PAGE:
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A History of the
Premier Tennis Grand Slam Event

The first Wimbledon, and the first tennis Grand Slam, was held in 1877 at The All England Croquet and Lawn Tennis Club. Played on a court with a net that was five foot high at the posts and three foot three inches high at the center, Spencer Gore won the men's singles over W.C. Marshall, beating him 6-1 6-2 6-4 in the final. There were 22 players in the field. The final was watched by approximately two hundred spectators who paid a shilling each to get in.

In the first Wimbledon, the Gentlemen's Singles was the only event. Men's doubles was introduced in 1884, as was the Ladies Singles which was won by the 19 year old daughter of a vicar, Maud Watson, who beat her older sister, Lilian, 6-8 6-3 6-3 in the final.

Until 1922, the winners of the tournament did not have to play through the draw the following year. The holders of the title played a Challenge Round against the winner of the tournament comprising all entrants except the previous year's winner.

In 1887, Charlotte 'Lottie' Dod won the ladies singles at 15 years old. She is still Wimbledon's youngest winner - male or female.

In 1905, May Sutton of the USA became the first champion from overseas.

In 1913, Ladies' Doubles and Mixed doubles were introduced.

The first World War interrupted proceedings between 1915 - 1918.

In 1922 the Challenge Round was abolished. But it wasn't until five years later that full seedings were introduced.

In 1938, Don Budge (USA), and current holder of the Australian Open and the French open, won a second Wimbledon singles title. A win at the US Open later that year saw Budge become the first player to complete the tennis Grand Slam.

Between 1940 - 1945, The Championships were interrupted by the Second World War.

In 1948, two new events were introduced - the Boys' and Girls' invitational singles. But it wasn't until 1964 that another event was introduced - the Invitation Men's Veterans.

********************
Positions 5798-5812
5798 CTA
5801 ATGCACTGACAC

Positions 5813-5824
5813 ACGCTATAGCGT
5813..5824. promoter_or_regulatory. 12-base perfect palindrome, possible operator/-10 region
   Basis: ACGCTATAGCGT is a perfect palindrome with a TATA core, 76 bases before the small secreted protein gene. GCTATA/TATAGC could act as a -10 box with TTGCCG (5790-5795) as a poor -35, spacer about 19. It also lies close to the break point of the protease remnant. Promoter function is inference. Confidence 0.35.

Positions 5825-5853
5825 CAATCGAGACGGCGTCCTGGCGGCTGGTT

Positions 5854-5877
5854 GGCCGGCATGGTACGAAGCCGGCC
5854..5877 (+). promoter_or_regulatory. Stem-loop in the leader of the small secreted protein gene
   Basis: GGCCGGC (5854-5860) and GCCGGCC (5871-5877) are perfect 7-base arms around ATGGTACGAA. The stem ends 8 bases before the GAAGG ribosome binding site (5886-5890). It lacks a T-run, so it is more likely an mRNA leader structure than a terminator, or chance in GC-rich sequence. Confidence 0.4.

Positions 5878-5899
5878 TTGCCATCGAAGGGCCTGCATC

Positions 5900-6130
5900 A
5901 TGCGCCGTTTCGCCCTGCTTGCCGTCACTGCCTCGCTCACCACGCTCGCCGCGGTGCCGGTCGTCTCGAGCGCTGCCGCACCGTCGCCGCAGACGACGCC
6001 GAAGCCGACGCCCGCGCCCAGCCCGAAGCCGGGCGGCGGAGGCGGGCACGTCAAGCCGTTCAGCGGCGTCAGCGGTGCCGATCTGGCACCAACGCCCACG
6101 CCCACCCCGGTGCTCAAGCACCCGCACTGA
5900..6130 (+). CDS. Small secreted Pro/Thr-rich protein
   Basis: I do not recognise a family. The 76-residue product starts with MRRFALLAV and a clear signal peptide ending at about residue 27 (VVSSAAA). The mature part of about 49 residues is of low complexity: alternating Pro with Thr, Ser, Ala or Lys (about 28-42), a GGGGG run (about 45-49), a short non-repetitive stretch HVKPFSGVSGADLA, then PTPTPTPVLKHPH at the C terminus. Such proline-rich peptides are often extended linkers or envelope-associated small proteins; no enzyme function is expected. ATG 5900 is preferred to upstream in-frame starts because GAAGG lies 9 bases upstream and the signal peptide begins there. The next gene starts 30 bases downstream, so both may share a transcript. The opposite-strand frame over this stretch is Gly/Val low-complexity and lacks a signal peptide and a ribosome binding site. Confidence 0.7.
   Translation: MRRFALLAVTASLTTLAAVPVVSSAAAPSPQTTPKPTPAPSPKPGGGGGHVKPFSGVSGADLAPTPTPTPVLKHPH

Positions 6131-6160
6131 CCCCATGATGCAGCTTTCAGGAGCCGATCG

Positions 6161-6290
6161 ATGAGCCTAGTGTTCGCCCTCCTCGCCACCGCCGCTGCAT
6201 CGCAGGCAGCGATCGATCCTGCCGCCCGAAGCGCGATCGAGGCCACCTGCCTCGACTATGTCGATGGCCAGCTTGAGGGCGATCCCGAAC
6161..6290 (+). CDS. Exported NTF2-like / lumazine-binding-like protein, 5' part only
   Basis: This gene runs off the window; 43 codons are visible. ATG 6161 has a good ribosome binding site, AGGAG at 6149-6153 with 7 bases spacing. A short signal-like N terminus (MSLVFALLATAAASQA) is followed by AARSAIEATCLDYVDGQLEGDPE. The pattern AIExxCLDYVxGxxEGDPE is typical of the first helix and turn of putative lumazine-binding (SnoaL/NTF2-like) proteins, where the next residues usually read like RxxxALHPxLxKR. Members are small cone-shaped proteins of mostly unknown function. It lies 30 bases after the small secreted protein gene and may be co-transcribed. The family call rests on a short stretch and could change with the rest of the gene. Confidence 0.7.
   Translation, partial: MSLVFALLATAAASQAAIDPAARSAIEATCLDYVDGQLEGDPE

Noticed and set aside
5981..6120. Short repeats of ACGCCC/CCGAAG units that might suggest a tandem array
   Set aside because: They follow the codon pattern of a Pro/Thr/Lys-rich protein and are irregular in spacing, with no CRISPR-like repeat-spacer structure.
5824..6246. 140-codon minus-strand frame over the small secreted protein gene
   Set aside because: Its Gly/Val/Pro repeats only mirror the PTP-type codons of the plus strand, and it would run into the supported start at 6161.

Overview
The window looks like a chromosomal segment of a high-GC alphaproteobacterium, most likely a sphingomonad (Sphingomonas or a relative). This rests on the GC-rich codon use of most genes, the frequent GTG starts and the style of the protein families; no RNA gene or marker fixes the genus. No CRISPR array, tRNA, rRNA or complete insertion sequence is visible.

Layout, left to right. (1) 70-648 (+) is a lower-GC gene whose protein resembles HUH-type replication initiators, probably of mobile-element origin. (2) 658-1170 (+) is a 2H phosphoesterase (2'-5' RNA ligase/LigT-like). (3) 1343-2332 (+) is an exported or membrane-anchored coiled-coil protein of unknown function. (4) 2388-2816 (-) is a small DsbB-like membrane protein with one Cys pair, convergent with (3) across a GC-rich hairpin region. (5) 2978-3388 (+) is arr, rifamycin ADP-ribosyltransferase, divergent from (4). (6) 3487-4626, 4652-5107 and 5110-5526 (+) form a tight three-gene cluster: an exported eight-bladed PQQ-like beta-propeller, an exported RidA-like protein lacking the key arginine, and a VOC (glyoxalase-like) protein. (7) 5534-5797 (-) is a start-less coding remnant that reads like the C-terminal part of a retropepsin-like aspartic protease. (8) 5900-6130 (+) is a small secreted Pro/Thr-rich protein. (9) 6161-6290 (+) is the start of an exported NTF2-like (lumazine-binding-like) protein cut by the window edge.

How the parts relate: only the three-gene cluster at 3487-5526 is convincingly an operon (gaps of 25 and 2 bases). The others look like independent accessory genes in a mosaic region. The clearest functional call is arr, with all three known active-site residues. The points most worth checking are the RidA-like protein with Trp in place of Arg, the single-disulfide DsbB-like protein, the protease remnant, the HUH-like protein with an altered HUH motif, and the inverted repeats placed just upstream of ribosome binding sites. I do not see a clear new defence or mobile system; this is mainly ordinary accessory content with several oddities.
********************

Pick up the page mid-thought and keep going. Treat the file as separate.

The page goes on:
In 1968, Rod Laver and Billie Jean King won the first "Open" Wimbledon. The following year, Richard "Pancho" Gonzales and Charlie Pasarell played Wimbledon's longest match. It was a first round marathon that was played over two days, lasting 5 hours and 12 minutes, with a total of 112 games.

In 1971, the tie-break was introduced at eight games all in the first four sets. The fifth set remained advantage.

Since the abolition of the Challenge Round 58 years earlier, Swedish sensation, Bjorn Borg, broke the record for the number of consecutive men's singles titles, picking up his fifth title in a row in 1980. Today, that record still stands.

Not even the great Pete Sampras, who won between 1993 - 1995 and 1997 - 2000 was able to win five in a row. Perhaps the winner for the last four years, Roger Federer, will claim Borg's record.

Meanwhile, will anybody ever better Martina Navratilova's record of six consecutive women's singles titles from 1982 - 1987?

In 2005, in an innovative move, wheelchair tennis was introduced as a new event at Wimbledon's Championships.

Wimbledon As one of the world's most widely watched sporting events, with massive, global tv coverage, Wimbledon is the premier tennis Grand Slam. Like the Australian Open, The French Open and the US Open, Wimbledon has its own unique atmosphere. With its grass courts and polite crowds, Wimbledon's garden party atmosphere is a "must visit" for any tennis fan. It truly deserves its place at the top of the tennis Grand Slam tree.

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Australian Open History
French Open History
US Open History


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